You now need to be in your mid-sixties or older — a chilling thought — not to have lived your whole life in the shadow of James Bond. In 1953, the year of the Queen’s coronation and the conquest of Everest, Bond announced his arrival with the words, ‘The scent and smoke and sweat of a casino are nauseating at three in the morning’, the opening line of Casino Royale.
His creator was Ian Fleming, a cynical, not-very-clean-living newspaperman with a chequered career behind him, who wrote the book to take his mind off ‘the agony’ of getting married for the first time. Even Jonathan Cape, his publisher, thought the book ‘not up to scratch’, but brought it out in a modest print run as a favour to Fleming’s then better-known brother Peter, among other things the Spectator columnist ‘Strix’ for many years.
Now, more than 60 years later, and more than 50 after the death of his creator, 007 is in the news again, as we learn that Daniel Craig may or may not sign up to play Bond for the fifth time. Sir Roger Moore, who played Bond in all of seven movies between 1973 and 1985, says gravely that ‘He is the incumbent actor in the role, until he says otherwise.’ But Craig seems to be suffering from Bond fatigue, and has reportedly said that he’s ‘done’ with the part. Some of us will sympathise, having been done with Bond a long time since.
Even so, ‘Bondage’ has been a most revealing phenomenon; it’s not too much to call it an episode in cultural and social history. As the books became more popular, they attracted notoriety, scolded by critics for their ‘vulgarity and display’, their air of dissipation, and for the sex, or the kind of sex, well before the present age, when everything about them offends against contemporary canons of correctness, from Bond’s 70th cigarette of the day to ‘the sweet tang of rape’.
Under the headline ‘Sex, snobbery and sadism’, Paul Johnson famously called Dr No ‘without doubt, the nastiest book I have ever read’. And more recently, the late Christopher Hitchens wrote a funny piece, ‘Ian Fleming: Bottoms up’, in which, apart from observing that one of Fleming’s early mentors was called Phyllis Bottome, and one of his mistresses Monique Panchaud de Bottomes — ‘This might be coincidence (it could hardly be conspiracy)’ — he correctly noted that Fleming wrote much more enthusiastically about flagellation than copulation.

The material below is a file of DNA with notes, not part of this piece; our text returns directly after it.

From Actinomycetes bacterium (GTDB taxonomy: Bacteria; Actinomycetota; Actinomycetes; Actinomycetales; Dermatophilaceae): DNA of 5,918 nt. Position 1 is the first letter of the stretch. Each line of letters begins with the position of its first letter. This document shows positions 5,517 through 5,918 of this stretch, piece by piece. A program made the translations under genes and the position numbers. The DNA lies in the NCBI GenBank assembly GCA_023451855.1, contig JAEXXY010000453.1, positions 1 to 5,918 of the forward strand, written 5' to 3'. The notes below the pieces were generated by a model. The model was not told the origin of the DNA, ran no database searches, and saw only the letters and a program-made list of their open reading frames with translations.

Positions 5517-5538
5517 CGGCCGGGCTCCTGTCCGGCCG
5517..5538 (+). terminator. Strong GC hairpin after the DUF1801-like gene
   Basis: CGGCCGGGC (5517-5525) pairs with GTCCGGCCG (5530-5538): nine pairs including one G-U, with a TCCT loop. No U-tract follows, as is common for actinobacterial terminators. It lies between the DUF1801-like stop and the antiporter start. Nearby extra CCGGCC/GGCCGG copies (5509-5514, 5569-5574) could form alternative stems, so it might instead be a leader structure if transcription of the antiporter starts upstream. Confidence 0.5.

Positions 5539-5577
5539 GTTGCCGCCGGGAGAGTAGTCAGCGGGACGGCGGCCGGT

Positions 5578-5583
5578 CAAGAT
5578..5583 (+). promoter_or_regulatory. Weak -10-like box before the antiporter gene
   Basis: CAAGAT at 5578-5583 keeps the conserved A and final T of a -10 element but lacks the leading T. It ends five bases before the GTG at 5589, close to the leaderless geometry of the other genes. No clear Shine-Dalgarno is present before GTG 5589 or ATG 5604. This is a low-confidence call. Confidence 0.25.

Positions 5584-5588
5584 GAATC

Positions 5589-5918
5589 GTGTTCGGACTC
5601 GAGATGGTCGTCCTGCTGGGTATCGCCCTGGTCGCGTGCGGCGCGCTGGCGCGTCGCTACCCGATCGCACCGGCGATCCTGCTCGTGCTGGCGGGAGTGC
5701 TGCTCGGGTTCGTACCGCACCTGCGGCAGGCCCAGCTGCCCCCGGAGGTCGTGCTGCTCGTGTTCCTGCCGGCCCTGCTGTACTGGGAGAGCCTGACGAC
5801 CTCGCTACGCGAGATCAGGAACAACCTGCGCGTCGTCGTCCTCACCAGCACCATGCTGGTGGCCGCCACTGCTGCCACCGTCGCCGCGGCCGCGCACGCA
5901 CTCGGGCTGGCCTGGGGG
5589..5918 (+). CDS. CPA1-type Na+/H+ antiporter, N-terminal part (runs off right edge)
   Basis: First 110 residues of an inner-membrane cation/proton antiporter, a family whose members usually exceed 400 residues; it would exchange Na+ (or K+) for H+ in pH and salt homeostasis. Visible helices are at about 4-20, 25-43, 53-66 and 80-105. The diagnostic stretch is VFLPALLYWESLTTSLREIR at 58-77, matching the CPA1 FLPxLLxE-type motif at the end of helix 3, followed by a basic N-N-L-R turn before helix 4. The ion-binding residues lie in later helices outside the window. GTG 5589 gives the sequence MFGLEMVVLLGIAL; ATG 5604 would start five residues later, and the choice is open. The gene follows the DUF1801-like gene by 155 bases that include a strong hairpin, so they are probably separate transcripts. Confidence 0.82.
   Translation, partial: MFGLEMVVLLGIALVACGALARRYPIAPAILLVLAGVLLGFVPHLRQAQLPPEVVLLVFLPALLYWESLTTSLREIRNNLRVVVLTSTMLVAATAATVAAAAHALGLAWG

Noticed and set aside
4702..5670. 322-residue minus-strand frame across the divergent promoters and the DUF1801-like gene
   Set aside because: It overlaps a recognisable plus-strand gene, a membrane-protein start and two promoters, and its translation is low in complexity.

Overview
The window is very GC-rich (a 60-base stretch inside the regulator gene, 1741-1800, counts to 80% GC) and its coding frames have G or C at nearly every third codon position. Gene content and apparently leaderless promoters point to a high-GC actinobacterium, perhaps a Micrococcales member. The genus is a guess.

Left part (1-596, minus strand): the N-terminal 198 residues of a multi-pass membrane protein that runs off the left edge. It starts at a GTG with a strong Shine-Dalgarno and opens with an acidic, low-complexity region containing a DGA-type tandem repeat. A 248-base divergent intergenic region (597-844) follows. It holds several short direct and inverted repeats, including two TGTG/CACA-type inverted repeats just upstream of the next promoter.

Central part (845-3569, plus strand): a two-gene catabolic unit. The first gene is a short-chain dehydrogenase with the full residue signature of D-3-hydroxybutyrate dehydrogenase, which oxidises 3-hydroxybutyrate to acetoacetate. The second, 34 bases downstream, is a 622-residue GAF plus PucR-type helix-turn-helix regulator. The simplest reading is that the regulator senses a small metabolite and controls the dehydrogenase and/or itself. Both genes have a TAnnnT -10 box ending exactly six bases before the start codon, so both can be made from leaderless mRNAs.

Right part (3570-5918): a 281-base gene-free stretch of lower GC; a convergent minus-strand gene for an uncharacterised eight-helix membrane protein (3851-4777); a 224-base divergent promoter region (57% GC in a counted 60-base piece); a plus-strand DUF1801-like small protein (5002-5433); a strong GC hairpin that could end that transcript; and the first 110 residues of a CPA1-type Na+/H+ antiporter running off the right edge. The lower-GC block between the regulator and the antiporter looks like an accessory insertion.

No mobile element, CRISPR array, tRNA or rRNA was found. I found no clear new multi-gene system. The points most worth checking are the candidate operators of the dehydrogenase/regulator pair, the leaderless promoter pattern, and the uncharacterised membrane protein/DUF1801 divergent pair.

If the original novels bear serious attention at all, it’s for an underlying theme of national decline, which makes them 1950s period pieces. Like his creator, Bond is oppressed by everything from the sloth of postwar working-class youth to the humiliation of Suez. Fleming served creditably in the wartime Royal Navy Voluntary Reserve, rising to the rank of Commander, but most of the time as a ‘chocolate sailor’, in his own rueful phrase, who fought his war from behind a desk. Except just once: he literally ‘saw action’ on 19 August 1942 when he was in a destroyer off the coast of France and witnessed the catastrophic Dieppe raid in which Mountbatten and Montgomery sent large numbers of Canadian soldiers to needless death or captivity. This may help explain Bond’s under-lying insecurity, and his boasting that we can still climb Everest and run a four-minute mile.
After the books came the films, the first in 1962 two years before Fleming died, and following his death the spin-off or rip-off novels. They began with Colonel Sun by Kingsley Amis and continue right down to the latest pseudo-Bonds by Sebastian Faulks and William Boyd. If I haven’t lost count, there are now some two dozen movies and three dozen ‘after-Bond’ books. It’s quite droll that, whereas great writers have often been imitated by lesser writers, Fleming is a rare if not unique case of a tawdry popular novelist who has been mimicked by much better writers.
There have also been parodies rather than pastiches of Fleming, from Bernard Levin’s very funny ‘Queen of the North-West’ in The Spectator in 1960 to Cyril Connolly’s only fairly amusing ‘James Bond Strikes Camp’. And yet that last was surely the right word, for the books and still more for the movies, each of which outcamps the last until the films with Craig have dissolved into self-parody.
There may perhaps be some men who still agree with Amis that ‘We rather enjoy being told by our wives and sweethearts that we’re smoking and drinking too much. It enables us to feel devil-may-care at little trouble or expense,’ although Fleming, who smoked even more than Bond and drank a bottle of gin a day before dying at 56, was no advertisement for devil-may-care (nor was Kingsley in his later years). The rest of us may feel as weary as Mr Craig. The name’s Bond, James Bond, you say? Well thank you, but you have delighted us long enough.